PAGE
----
Chinese volunteers emerge from isolation after 110 days on virtual moon base
Would-be astronauts had been living on sealed lab designed to replicate conditions future explorers would face on the lunar surface
A group of Chinese volunteers has emerged from 110 days of isolation in a virtual “lunar lab”, state media reported Tuesday, as the country pursues its ambition to put people on the moon.
The official Xinhua news service streamed images on its website of the would-be astronauts emerging from their temporary home, a self-contained environment simulating conditions which future explorers will face on the moon’s surface.
In the video, students wearing masks and blue tennis shirts emerge from the pod carrying baskets of fruit and vegetables, including carrots and strawberries, grown inside the module.
It was the group’s second stay in the 160-sq metre (1,720-sq ft) “Yuegong-1” – Lunar Palace – on the campus of Beihang University, following a previous 60-day sojourn.
In between, a second group of four students spent 200 consecutive days in the facility.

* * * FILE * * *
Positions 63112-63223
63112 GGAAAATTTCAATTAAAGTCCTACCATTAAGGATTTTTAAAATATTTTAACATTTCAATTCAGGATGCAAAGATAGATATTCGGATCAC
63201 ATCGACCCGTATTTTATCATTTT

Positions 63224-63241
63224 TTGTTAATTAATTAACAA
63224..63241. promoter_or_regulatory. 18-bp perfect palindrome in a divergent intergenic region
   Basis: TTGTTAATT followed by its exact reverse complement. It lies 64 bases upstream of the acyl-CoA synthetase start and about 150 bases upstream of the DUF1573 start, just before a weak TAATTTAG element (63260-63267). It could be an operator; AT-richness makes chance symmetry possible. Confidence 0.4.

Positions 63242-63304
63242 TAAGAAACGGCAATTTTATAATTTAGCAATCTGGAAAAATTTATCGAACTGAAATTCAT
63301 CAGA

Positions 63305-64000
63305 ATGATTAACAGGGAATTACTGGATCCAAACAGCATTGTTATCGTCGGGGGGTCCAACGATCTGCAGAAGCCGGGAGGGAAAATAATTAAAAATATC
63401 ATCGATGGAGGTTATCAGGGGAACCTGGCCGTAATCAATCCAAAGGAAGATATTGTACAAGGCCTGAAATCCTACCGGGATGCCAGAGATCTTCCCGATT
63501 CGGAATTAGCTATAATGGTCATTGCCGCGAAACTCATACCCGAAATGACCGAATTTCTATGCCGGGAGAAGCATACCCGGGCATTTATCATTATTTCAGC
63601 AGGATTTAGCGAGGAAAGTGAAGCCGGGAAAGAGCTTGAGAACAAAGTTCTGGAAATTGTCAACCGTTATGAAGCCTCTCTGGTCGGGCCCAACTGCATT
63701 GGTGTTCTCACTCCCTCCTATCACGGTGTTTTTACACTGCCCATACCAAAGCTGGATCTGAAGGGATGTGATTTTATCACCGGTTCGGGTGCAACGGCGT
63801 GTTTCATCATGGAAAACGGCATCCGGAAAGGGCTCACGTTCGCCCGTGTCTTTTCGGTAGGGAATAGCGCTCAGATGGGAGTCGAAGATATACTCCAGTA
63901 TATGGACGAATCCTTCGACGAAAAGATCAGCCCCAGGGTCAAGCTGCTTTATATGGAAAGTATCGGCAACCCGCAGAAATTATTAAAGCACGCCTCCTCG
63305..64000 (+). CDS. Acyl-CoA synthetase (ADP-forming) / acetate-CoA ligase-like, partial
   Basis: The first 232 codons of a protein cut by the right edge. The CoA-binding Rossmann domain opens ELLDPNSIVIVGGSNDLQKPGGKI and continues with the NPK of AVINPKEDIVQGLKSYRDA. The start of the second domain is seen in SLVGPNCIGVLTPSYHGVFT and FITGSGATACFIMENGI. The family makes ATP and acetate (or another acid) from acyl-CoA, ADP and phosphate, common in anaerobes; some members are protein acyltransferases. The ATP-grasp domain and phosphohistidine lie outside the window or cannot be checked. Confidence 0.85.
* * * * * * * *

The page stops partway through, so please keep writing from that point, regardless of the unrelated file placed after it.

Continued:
The volunteers lived in the sealed lab to simulate a long-term space mission with no input from the outside world.
The facility treats human waste with a bio-fermentation process, and volunteers grew experimental crops and vegetables with the help of food and waste by-products.
The “Lunar Palace” has two plant cultivation modules and an accommodation cabin: 42 square metres containing four sleeping cubicles, a common room, a bathroom, a waste-treatment room and a room for raising animals.
A successful 105-day trial was conducted in 2014.
China does not expect to land its first astronauts on the moon for at least another decade. But the project seeks to help it prepare explorers for longer stays on the surface.
China is pouring billions into its military-run space programme, with hopes of having a crewed outpost by 2022.